Third time’s the charm

Good supply chain management stands or falls with the way in which producers and consumers contribute to the policies supported by government and society. In order that producers and consumers make good on this responsibility, government must first support their environmental awareness.

The interpretation of municipal duty of care determines options for waste collection, disposal and processing. Also essential is the way in which producer responsibility takes shape, and the government must provide a clear separation of private and public duties. Businesses may be liable for the negative aspects of unbridled growth and irresponsible actions. It is also important for optimal interaction with the European legislators: a worthy entry in Brussels is valuable because of the international aspects of the third transition. Finally, supply chain management involves the use of various policy tools, including:

  • Rewarding good behaviour
  • Sharpening minimum standards
  • Development and certification of CO2 tools
  • Formulation and implementation of end-of-waste criteria
  • Remediation of waste incineration with low energy efficiency
  • Restoration or maintenance of a fair landfill tax
  • Application of the combustion load set at zero

‘Seeing is believing’ is the motto of followers of the Apostle Thomas, who is chiefly remembered for his propensity for doubt. The call for visible examples is heard ever louder as more questions are raised around the feasibility of product renewal and the possibilities of a circular economy.

Ultimately, the third transition is inevitable as we face a future of scarcity of raw materials and energy. However, while the direction is clear, the tools to be employed and the speed of change remain uncertain. Disasters are unnecessary to allow the realisation of vital changes; huge leaps forward are possible so long as government – both national and international – and society rigorously follow the preference order of the waste hierarchy. Climbing Lansink’s Ladder remains vital to attaining a perspective from which we might judge the ways in which to make a circle of our linear economy.

Note: The article is being republished with the permission of our collaborative partner Isonomia. The original article can be found at this link.

Sustainable Paper And Pulp Production: A Brief Guide

Paper has many different uses. Receipts, paper bags, cartons, and books all use paper. That being said, the utility of paper is quite clear especially given the fact that the world is going greener by the day. However, while there has been a lot of progress in attaining a green standard in the paper and pulp industry, there’ve also been quite a few challenges.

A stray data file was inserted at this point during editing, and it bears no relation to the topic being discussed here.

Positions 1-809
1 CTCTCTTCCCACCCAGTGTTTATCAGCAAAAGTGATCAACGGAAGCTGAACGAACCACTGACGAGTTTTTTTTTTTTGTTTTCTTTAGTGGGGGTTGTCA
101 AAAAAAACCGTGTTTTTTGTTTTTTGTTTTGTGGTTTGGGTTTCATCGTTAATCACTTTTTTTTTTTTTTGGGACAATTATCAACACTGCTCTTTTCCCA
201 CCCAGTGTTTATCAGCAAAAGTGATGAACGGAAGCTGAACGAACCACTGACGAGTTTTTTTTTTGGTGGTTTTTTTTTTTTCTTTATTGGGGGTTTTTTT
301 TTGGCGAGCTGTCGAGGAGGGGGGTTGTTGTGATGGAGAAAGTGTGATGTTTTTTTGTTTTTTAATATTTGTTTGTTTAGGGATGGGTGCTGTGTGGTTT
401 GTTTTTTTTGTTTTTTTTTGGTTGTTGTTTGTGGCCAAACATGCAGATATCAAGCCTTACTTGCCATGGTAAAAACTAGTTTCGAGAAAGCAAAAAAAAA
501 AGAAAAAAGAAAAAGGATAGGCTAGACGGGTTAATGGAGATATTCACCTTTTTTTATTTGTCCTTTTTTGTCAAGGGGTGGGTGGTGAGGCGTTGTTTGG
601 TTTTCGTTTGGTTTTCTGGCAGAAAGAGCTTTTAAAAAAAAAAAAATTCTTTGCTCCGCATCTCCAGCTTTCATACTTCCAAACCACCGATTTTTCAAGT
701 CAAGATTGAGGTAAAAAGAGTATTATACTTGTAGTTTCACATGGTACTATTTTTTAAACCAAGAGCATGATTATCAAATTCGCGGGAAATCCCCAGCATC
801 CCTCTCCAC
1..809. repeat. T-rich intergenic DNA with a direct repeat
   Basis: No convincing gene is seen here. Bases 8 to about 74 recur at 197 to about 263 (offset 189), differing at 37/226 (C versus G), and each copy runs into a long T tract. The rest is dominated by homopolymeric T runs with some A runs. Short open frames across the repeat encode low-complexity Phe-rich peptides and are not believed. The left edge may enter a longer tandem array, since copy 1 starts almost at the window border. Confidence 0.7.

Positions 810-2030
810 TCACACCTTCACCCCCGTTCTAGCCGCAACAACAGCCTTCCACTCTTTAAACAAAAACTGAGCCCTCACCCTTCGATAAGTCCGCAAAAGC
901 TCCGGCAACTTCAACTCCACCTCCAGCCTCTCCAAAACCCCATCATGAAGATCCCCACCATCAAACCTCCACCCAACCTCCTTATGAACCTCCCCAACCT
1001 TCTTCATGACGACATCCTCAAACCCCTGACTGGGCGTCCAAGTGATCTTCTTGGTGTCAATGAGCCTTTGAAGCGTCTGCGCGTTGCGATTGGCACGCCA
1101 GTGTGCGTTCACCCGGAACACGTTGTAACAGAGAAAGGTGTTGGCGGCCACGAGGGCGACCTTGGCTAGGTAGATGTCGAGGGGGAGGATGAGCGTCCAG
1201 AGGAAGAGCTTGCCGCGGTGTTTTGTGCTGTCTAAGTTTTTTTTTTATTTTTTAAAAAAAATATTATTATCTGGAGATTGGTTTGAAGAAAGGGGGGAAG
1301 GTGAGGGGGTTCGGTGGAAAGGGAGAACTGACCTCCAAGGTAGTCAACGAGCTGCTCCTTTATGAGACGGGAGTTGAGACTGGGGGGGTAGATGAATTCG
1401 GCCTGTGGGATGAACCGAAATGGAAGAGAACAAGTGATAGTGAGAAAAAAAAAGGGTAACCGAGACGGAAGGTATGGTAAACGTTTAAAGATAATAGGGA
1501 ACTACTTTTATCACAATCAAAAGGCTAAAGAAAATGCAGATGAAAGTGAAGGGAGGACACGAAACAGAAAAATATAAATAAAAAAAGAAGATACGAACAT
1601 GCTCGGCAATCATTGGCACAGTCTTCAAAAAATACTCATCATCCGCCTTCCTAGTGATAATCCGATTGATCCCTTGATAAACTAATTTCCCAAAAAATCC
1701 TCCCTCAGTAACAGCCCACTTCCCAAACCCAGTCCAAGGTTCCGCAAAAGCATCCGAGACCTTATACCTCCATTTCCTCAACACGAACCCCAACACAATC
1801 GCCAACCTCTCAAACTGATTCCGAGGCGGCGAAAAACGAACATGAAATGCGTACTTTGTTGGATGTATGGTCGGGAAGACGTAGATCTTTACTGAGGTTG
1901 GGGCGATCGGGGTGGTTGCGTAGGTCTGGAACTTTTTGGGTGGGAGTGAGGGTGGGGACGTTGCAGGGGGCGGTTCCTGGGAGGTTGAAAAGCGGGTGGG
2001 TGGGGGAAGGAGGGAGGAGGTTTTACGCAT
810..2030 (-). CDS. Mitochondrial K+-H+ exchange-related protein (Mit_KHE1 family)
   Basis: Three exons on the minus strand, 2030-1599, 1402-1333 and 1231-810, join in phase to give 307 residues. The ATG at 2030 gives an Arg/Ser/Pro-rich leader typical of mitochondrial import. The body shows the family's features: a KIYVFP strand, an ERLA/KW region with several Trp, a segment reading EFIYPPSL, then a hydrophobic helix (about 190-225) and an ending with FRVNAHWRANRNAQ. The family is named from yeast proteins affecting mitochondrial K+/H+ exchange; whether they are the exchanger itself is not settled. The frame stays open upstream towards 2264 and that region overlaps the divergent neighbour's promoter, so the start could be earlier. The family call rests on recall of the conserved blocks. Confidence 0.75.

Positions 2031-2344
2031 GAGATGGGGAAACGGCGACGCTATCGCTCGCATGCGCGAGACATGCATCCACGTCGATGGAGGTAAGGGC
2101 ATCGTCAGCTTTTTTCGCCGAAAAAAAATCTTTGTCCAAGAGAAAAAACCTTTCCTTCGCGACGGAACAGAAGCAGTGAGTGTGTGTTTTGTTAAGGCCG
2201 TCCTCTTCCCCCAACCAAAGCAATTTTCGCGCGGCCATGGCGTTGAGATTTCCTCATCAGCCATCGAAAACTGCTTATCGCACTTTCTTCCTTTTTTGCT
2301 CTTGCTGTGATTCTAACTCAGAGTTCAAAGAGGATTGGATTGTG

Also, as our contemporary society has evolved over the years, the demand for paper has increased exponentially. Probably because we use a lot of it. It comes as no surprise then that the world is creating sustainable processes and innovations to increase yields to sustain the ever-increasing demand for paper globally. You’d be right in saying that the rate of innovation, as far as making paper is concerned, is quite rapid.

Unfortunately, paper and pulp production account for some of the pollutions in our society. Also, plenty of water is wasted during the process. As much as 100 liters of water can go into making a kilogram of paper. Moreover, due to poor industry practices, the polluted water that comes out as a byproduct of this process is dumped in places where it shouldn’t be e.g., the ocean. Also, on that note, a lot of energy is wasted in the process. Almost every stage of the paper-making process uses a lot of energy.

guide on sustainable paper and pulp production

Also, in the world’s bid to make the future renewable, wood will be a very important part of this transition. Therefore, sustainable forestry should be instituted as a matter of urgency otherwise it will be hard to meet our targets. Mind you if resources are used improperly, unwanted consequences may arise.

That being said, the following is a brief guide on sustainable paper and pulp production. It details some of the things you need to know about the industry seeing that it’s an industry that’s seen many advancements over the years. It also gives some vital outlooks as far as sustainable forestry is concerned.

1. Sustainable Manufacturing and Harvesting

Wood is the primary raw material in the paper-making process. Paper is made from pulp and pulp is made from fibers (cellulose) found in wood. As such, plenty of wood is required to produce more and to meet demand. Thus, the necessity of sustainable forestry. More forest is needed to harvest and produce more. The move towards sustainable paper and pulp production has to be facilitated by adopting innovative technology. Here’s why: